After a strange summer that included social distancing, quarantining, and hoarding huge amounts of toilet paper, the last few months in school have taken some getting used to. A less active lifestyle probably included among the adjustments.
With a new school year comes more physical engagement. Sports and extracurricular activities have begun, but since late winter, life for most has been far from active. Many people have been spending their days inactive, sedentary, and staring at screens.
Kids’ bodies are not immune to injury. There’s a misconception that they can return directly into intense physical activity without risking injury. Of course, the adult body is not immune to an active lifestyle injury either.
Bringing the body back to an active lifestyle is not something that happens overnight. If you don’t ease back into an active lifestyle, activity-related injuries can occur.
Returning to fall sports after staying at home during a pandemic hasn’t been like years past.
In this blog, we are going to discuss the strategies that can save kids and adults from unnecessary injury and pain due to sports or other physical activity.
Ease in, and Condition the Body Properly
It’s important to not force your body into physical duress prematurely. Coaches should not force athletes to push their bodies too hard in early training either.
Running wind sprints and powerlifting on the first day of football practice is not going to get the coaching staff the results they desire. Players could end up with neck, back, knee, and shoulder injuries. Nagging pains will cost the team in recovery time. The body’s muscles, joints, cartilage, and tendons are not as strong or pliable after sitting dormant for months.
It’s understandable to be anxious to workout as COVID-19 restrictions ease in areas of the country. It is obvious people are craving a workout. Just look at how dumbbells for home workouts are sold out everywhere! But don’t put your body (or others) at risk.
Be patient, and listen to the signs the body is telling you.
A good way to pace your transition back into an active lifestyle is to have an exercise plan and schedule for yourself. Success is found by parsing out your activity and strategizing how you push your body day-to-day. It’s important not to be aimless with your exercise routines.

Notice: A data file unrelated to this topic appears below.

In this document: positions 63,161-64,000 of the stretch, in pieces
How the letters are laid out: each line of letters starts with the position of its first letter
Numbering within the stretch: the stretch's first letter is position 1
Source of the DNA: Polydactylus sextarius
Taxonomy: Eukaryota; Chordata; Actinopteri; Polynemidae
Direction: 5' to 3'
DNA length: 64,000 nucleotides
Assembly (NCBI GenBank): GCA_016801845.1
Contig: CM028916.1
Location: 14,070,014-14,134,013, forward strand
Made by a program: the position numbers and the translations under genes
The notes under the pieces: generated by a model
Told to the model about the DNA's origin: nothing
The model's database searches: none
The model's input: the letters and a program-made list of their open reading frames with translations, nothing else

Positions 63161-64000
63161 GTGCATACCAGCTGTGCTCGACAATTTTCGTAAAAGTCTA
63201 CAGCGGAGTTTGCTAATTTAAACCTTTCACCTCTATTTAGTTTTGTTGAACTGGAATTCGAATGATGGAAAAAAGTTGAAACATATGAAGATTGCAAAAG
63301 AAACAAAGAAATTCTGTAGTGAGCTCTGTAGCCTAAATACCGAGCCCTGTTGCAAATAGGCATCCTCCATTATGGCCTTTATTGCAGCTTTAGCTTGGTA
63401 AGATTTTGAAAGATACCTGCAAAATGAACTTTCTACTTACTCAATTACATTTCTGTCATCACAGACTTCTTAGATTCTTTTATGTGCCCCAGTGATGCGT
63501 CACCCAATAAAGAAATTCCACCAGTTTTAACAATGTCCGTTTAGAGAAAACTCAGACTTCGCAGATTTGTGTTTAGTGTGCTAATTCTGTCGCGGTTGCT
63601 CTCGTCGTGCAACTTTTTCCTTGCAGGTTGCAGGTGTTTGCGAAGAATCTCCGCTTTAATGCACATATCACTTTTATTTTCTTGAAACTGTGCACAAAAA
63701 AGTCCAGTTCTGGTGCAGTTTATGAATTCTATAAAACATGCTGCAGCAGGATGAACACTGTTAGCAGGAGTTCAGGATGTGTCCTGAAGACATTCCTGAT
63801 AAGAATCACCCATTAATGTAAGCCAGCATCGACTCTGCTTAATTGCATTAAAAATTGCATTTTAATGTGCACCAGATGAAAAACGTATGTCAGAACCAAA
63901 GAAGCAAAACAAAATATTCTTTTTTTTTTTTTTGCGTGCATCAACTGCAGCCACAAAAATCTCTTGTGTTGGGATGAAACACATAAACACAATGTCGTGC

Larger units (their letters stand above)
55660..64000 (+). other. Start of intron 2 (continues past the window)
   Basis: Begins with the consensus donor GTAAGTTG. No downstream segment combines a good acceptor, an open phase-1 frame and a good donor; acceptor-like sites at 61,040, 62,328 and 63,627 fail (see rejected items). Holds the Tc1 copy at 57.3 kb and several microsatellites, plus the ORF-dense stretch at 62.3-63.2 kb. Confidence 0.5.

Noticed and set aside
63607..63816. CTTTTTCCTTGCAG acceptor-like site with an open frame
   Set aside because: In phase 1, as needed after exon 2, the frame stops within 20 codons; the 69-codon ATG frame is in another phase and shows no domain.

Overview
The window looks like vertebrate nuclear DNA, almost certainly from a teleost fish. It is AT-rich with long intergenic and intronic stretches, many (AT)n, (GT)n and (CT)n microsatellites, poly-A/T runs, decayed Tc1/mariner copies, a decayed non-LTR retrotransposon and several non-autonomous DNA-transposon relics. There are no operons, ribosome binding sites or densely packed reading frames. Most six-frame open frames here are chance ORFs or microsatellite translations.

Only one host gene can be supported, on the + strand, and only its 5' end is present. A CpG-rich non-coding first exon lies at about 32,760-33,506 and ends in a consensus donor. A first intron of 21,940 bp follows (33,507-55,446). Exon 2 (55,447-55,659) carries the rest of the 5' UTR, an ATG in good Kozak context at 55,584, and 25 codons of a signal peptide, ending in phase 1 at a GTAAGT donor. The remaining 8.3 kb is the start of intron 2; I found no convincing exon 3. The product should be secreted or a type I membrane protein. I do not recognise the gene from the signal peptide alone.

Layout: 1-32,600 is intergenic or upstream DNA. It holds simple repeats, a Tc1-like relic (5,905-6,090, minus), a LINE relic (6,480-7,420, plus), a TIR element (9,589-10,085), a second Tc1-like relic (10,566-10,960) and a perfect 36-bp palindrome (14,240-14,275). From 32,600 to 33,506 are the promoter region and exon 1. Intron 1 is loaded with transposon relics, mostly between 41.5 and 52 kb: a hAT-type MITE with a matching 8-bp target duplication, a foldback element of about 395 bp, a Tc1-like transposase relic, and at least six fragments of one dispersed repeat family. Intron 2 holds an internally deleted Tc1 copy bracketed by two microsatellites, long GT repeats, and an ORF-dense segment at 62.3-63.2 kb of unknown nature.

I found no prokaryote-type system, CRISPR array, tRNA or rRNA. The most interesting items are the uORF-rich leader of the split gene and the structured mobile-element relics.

Marathoners do not try and run 26.2 miles on their first day of training. This philosophy is relevant to all types of conditioning and exercise. By plotting out incremental goals, athletes are more likely to stick with routines and find success. Injuries are also less likely to occur.
Involve some level of data tracking and gain insights from your efforts. Injuries occur from overexertion when the fitness level is poorly understood. Help the body by pushing and progressing it forward based on data and strategy.
Have an Accountability Partner
For team training and conditioning, accountability is shared between players. If you’re exercising on your own, it’s great to have an accountability partner to help you stick with your goals and keep you on track.
An accountability partner is a like-minded individual looking to achieve their physical fitness and active lifestyle goals. Whether you and a friend are trying to lose weight, run a fast mile, or climb to a higher elevation – it’s easier to achieve when you have another person hold you accountable.
Listen To Your Body
There’s a misguided notion that you need to “push through the pain” and force your body to strenuous exercise, even if it’s telling you to stop. This is not an advisable or sustainable way to introduce yourself back into an active lifestyle.
Sure, we all must push through some “pain” when conditioning our bodies. But, sharp, awkward, and unexpected pain is a sign that something is being pushed too hard, and an injury may have occurred. By listening to your body, you decrease the risk of forcing an injury.
The hardest part of maintaining an active lifestyle is learning to listen to your body. Avoiding a visit to your physical therapist because you think that knee pain will just “go away on its own” is a BAD IDEA. It’s like not seeing the dentist because you think your cavity will go away on its own. There’s no shame in being aware and taking care of your body.
Easing Back Into An Active Lifestyle? Make Sure You Do It Right.
No matter your age or fitness level, it is wise to consult your doctor before training your body, playing sports, or changing your exercise routine. You shouldn’t be afraid of exercise, and all of us need it, but be cautious about how you “get back on the saddle.”
If you’ve recently gotten back into an exercise routine and you feel aches, pains, and discomfort where you had not before, please contact us. We’ve seen all types of activity and sport-related injuries, and we will be happy to help.
You can book a discovery visit for free and learn more about the best ways to partake in a healthy and active lifestyle, pain-free.